Instead of a digital output from converter 114 being applied directly to a cable 70, where greater mobility of operation is required, the output from converter 114 may be provided through control circuit 118 to a transmitter 132 for transmission to a corresponding receiver at a computer or other suitable utilization location. Readings provided to control circuit 118 may also be stored in memory 130 and may be subsequently downloaded from the memory by a variety of techniques known in the art. It is also possible to provide for example an LCD display on the handle, for example display 128, on which control 118 would cause measurements to be displayed for reading by a user. Control 118 could also cause readings to be outputted audibly through an audio output 126. Other means for utilizing readings outputted from A/D converter 114 known in the art could also be utilized.
While a variety of output devices have been shown in FIG. 9, it is unlikely that all such devices would be used in a single handle 50, a transmitter for example not being provided if a memory 130 is utilized, and a display 128 possibly not being utilized if either a memory or transmitter is utilized. Similarly, while ground and Vcc have been shown as being applied at various points in the circuit, this is not a limitation on the invention, and the places where these potentials are applied could for example be reversed. Further, all that is required is that these two potentials be different, so that Vcc could be either positive or negative and the second potential need not be ground. Similarly, while several variations in the sensor assembly have been discussed above, other variations which achieve the same objectives are also possible.
Considering the handle, while a coil spring 60 is shown in the Figures for biasing rocker assembly 58, other types of springs or other biasing components might be utilized to cause pressure to be applied by pressure fingers 74, and these biasing components could be located as shown to press down on the top of arm 76, or could also be located to press up on the underside of arm 80, to pull up on the top of arm 80 or to pull down on the bottom of arm 76. However, the location shown in the Figures is the currently preferred location for the biasing element. Other variations in the configuration of the handle are also possible including using a spring-loaded catch and release mechanism similar to that employed in click-top pens or a cammed plunger in lieu of rocker arm 58 to apply bias pressure.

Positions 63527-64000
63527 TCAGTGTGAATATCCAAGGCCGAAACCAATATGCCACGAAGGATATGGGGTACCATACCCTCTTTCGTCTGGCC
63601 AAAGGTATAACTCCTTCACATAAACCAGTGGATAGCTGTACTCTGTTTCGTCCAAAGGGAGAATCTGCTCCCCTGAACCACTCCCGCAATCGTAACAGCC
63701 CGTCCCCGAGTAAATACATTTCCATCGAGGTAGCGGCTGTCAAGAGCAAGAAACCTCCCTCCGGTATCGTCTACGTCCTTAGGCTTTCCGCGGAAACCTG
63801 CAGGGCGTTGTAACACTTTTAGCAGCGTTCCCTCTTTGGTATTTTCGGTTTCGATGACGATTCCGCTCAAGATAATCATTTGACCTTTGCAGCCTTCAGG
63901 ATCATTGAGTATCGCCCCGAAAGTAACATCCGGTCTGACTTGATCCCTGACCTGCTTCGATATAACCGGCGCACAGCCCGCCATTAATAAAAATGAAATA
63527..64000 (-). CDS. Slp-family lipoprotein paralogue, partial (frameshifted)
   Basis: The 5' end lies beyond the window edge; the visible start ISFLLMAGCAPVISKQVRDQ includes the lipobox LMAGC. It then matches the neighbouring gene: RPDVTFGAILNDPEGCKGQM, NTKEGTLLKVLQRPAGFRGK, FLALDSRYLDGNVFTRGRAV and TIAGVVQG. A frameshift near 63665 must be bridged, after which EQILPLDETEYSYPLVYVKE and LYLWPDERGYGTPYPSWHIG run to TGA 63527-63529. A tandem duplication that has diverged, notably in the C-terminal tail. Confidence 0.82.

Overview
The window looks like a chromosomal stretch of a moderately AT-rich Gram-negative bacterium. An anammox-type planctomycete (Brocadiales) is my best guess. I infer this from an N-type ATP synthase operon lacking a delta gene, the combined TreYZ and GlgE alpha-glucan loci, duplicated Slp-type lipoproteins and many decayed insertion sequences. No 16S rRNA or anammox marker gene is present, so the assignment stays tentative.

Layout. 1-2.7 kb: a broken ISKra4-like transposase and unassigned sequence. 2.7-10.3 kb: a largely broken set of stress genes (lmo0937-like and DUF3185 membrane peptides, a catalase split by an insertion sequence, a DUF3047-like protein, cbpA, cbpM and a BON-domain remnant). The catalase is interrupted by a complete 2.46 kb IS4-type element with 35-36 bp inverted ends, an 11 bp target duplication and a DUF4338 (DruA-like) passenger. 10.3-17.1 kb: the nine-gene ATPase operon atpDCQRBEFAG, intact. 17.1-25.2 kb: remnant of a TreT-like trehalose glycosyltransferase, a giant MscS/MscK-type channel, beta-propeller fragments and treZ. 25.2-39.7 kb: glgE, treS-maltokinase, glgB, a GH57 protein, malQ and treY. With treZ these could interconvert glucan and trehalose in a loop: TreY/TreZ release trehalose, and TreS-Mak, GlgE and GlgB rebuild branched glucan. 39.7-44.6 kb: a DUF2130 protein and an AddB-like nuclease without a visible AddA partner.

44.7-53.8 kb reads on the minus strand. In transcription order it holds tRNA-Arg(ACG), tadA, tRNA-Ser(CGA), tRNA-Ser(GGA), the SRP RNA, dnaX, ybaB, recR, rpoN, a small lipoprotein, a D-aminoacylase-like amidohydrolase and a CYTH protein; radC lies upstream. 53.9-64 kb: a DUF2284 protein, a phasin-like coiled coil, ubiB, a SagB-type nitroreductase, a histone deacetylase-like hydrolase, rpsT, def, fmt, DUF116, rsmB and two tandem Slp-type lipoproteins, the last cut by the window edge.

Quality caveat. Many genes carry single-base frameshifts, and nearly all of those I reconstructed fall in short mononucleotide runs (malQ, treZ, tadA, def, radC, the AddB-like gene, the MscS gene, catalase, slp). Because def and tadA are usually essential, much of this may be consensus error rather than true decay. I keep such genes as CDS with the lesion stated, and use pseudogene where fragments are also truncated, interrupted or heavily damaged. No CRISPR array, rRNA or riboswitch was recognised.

Thus, while the invention has been particularly shown and described above with reference to preferred embodiments, the foregoing and other changes and form and detail may be made therein by those skilled in the art without departing from the spirit and scope of the invention.
|Cited Patent||Filing date||Publication date||Applicant||Title|
|US4734037||Feb 21, 1986||Mar 29, 1988||Mcclure J Patrick||Message screen|
|US4856933||Feb 7, 1989||Aug 15, 1989||Tubbs Jr Arthur E||High energy return seawall|
|US5033291||Dec 11, 1989||Jul 23, 1991||Tekscan, Inc.||Flexible tactile sensor for measuring foot pressure distributions and for gaskets|
|US5086652||Feb 25, 1991||Feb 11, 1992||Fel-Pro Incorporated||Multiple pad contact sensor and method for measuring contact forces at a plurality of separate locations|
|US5159159 *||Dec 7, 1990||Oct 27, 1992||Asher David J||Touch sensor and controller|
|US5170663||Oct 3, 1990||Dec 15, 1992||N. K. Biotechnical Engineering Company||Grip sensor|
|US5222399||Nov 19, 1991||Jun 29, 1993||Fel-Pro Incorporated||Load washer|
|US5505072||Nov 15, 1994||Apr 9, 1996||Tekscan, Inc.||Scanning circuit for pressure responsive array|
|US6006386 *||Nov 18, 1996||Dec 28, 1999||International Road Dynamics Inc.||Capacitive transducer|